A Mosaic of Identities

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 Photomontage by Hannah Hoch 

I’m writing it as is. but I wonder if anything can be as is.  

The cursor blinks and my butt on the bed slides further away and I’m almost laid on  my back as I continue typing words of utter bullshit-ery. Or so I think. Is this what Ms. Woolf  did when writing her rebellious A room of one’s own? Folded and unfolded her legs a million  times. Put her head on the desk waiting for the thoughts to settle and to find a thread to place  down on the paper?  

She talked about a room of one’s own. I’ve a room of my own. I’m writing. I’m  maybe practicing what they call the stream of consciousness. But maybe it’s not just a room  in the physical realm that a woman needs. A room in my head for myself would be nice. Away from the manly chatter. The chatter of the man. of a man. of the man.  

Images of Ms. Woolf sauntering across the Oxbridge gardens flood me. And her at the  bottom of the river Ouse with rocks in her pocket. I’ve a pencil in my pocket. I imagine her  drowning in her thoughts before the water could’ve ever taken her. Thoughts seeming cruel er than any force of nature in these moments. 

The curtains in my room flutter because of the high-speed noisy fan. If I consciously  try, I can shut my head from them cruel thoughts and instead focus on the waterfall-y noise of  the fan. I wonder for how long though.  

Hah. 2 minutes! But I wonder how true the focus was. I sometimes felt myself  slipping, but refocusing, as if zooming back to reality from a partial haze. Like some sort of  a camera lens embedded in my mind. I remember feeling this once this other time. But uh I  might/ might not have consumed a certain Ms. Cannabis then.  

The sunlight from the window forms a kryptonite-like pattern on my cupboard door.  But more yellow and no green.  

I strive for a time when my vocabulary would be enough to describe things without  conjuring images of obscure things to aid it. Or without any traces of neologisms. I wonder if  that is possible at all though. Reminds me of when I try to explain my queerness to my  parents and come short of any words at all. But of images of my head on her lap and my heart in her hands. How do I tell them I’m queer without sounding- well, queer? 

Or am I queer at all?

It’s the next day and I’m nestled between heaps of clothes strewn on my bed. They  leave little space for me but just enough, suggesting a passing storm, the previous night, of  conscious scrutiny of my flabs and the white rivers running down my thighs and up my  breasts. Stretch marks are fine. I’m fine.  

There are no mirrors in my room I realize. But there are still so many. The books I  read, the characters I sit with. But more so in him and in her. People who claim to love me. I  realize I am more the people around me than I am me. They say they like my flabs, my eyes  and my flowing rivers. I believe them but I believe him more than I believe her. His lips on  mine leave an indentation more profound than hers. 

Then am I queer at all? 

My butt hurt and so now I’m laid on my stomach, as both my elbows hold me up  enough to look at the screen and attempt to type just as fast. I peered to the side and noticed a  squished mosquito on the mosquito-net covering the window. Hah! the irony of it all. Have  you ever had to squash a mosquito dead while it’s perched on the thing that’s to keep it out in  the first place? You’d know then that your palm dismembers the poor mosquito, all of its  body smeared and stuck in between the rhombus pores of the net.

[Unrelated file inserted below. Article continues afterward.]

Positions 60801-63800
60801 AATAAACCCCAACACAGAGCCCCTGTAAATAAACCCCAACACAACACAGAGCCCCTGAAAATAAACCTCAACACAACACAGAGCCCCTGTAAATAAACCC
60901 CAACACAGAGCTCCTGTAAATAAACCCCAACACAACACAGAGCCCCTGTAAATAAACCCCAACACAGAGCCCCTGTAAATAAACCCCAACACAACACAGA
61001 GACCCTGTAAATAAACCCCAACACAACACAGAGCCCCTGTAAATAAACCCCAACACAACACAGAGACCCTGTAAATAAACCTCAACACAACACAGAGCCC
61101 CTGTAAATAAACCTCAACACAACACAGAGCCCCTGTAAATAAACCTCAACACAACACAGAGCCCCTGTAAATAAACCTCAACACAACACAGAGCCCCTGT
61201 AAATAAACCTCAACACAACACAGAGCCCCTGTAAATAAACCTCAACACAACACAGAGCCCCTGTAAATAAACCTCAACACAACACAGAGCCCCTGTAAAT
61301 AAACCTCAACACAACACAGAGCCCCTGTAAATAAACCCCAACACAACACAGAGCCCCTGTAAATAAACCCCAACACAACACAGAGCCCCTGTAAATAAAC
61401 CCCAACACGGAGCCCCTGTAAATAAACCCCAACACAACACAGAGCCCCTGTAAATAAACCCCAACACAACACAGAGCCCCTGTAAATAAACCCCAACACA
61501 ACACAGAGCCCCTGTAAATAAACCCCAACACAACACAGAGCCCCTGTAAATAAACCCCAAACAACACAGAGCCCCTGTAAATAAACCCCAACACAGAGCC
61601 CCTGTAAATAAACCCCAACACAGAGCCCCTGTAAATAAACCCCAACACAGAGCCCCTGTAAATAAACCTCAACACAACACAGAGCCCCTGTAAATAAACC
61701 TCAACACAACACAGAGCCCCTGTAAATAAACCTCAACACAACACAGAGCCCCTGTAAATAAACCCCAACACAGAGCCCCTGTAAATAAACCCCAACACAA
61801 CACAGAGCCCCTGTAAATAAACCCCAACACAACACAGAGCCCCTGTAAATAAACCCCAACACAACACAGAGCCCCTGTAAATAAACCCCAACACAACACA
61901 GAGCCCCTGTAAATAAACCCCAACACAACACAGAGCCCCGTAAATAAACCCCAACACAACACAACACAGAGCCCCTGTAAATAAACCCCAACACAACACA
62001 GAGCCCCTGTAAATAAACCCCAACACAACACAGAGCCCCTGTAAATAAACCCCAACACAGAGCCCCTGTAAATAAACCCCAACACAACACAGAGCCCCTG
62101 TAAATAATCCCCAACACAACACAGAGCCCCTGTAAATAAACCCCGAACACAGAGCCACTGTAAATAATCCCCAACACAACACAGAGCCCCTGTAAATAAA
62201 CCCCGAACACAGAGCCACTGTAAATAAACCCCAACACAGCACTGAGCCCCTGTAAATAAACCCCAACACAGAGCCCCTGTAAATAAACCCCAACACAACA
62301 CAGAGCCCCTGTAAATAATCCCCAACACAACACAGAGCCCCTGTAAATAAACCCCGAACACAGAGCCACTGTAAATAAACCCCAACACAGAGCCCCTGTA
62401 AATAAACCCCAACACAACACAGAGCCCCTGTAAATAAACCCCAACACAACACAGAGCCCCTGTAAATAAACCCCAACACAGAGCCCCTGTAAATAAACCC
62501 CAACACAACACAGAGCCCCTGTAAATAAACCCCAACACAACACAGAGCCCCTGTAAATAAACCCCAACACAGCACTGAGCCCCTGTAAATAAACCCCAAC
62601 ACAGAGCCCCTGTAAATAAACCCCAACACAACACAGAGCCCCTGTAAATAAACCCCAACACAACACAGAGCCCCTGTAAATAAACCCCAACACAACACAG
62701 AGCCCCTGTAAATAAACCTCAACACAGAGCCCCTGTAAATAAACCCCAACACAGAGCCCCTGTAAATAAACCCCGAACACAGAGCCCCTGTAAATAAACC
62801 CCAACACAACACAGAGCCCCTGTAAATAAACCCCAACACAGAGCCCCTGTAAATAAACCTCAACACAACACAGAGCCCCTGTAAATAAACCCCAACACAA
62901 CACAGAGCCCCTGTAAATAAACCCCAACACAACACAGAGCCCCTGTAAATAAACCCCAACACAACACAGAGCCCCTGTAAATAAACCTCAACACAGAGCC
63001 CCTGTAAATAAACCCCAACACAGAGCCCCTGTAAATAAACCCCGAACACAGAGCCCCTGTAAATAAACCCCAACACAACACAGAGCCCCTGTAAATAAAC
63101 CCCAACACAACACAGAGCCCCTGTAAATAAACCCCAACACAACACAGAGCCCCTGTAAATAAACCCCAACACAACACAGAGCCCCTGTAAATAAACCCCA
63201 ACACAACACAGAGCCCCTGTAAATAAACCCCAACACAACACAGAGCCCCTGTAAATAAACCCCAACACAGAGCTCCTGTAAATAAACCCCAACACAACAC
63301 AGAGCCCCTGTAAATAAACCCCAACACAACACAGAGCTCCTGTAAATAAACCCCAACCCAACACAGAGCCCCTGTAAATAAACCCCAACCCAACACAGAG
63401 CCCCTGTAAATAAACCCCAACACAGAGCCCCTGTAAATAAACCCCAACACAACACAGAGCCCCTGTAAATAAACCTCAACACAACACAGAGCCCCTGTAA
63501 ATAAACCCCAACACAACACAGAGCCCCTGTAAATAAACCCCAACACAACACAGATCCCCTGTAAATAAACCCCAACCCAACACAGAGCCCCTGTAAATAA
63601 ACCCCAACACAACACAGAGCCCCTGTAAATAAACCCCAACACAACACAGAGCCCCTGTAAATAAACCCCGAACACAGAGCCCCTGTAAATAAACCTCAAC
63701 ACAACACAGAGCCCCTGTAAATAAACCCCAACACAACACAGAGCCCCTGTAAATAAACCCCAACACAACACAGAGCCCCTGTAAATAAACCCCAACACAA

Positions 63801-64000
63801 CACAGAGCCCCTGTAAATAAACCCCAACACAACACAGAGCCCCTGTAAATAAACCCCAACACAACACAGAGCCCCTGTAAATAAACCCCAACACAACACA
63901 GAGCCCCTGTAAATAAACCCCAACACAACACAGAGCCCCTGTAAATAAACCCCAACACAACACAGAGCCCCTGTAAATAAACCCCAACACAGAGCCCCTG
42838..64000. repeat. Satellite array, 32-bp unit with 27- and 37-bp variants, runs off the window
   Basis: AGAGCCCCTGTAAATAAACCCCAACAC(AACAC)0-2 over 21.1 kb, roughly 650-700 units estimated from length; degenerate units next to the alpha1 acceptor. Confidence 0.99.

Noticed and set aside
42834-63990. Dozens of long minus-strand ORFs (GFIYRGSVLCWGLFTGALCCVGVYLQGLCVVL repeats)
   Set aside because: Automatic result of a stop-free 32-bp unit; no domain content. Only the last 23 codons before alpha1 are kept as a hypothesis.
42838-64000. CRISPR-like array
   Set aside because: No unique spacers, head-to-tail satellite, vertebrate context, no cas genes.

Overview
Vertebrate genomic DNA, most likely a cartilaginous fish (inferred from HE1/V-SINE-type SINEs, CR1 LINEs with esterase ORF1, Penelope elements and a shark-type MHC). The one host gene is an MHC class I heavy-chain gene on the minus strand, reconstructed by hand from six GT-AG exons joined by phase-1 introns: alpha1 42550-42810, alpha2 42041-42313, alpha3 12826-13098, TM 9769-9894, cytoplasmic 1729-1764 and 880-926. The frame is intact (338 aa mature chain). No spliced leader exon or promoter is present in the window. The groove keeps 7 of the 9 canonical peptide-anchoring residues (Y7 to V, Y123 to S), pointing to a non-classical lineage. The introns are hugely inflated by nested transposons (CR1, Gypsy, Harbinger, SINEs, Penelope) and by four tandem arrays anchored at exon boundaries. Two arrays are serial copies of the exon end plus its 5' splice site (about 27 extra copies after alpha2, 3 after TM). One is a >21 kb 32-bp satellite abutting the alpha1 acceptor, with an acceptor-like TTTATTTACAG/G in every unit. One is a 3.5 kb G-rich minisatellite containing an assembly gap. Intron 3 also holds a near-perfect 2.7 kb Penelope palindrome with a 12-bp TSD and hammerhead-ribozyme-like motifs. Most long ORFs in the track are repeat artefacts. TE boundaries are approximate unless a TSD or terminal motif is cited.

Not a pretty sight, but so miniscule that it doesn’t matter. Which makes me wonder if  we’d look the same from space or from a temporal space looking over the chronology of  being, and if we’d matter just as much, as well. And is it to say that size reflexively decides the value of life?

It’s yet another day and today the curtains are fluttering just the same and so is the fan  with its waterfall. The kryptonite is nowhere in sight though and my bed now is strewn with  books and magazines I’m yet to read. All of them by Indian writers and journalists, as if a  testament to my search for ‘my roots’. For my ‘culture’. A while back my postcolonially- read self, wanted nothing more but to assert to herself an Indian identity free of any white  washed whispers. She questioned if her English speaking self was doing a disfavour to herself because of the choice of the language.  

But now, with all this time that has passed, and with the growing surge of nationalism  and identity building in the nation, she wonders if she needed that identity at all. That when  people call her privileged, it is more the privilege she owns, to shed off some of these identity  masks and live in some sort of a vacuum. That she’d rather be free from those. But can she  ever be? 

Am I a woman? Am I an Indian? Am I queer?  

What if I want to be nothing? And what if I want to be everything.  

A bee just entered through the open balcony door and I very gracefully had to place (not drop) the laptop on the bed and run off. It was scary :). Phew.


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Vaani

I’ve always stood in between boxes and boundaries. Boxes and boundaries of identities, the in-between of black and white. Very reason I decided to pursue a triple major which would allow me to continue this tradition. I’ve done my bachelors in Theatre, Psychology and English literature. Three fields that allow you to study the human experience in their own different ways. I’ve come out of it with more questions than answers though and I don’t mind.

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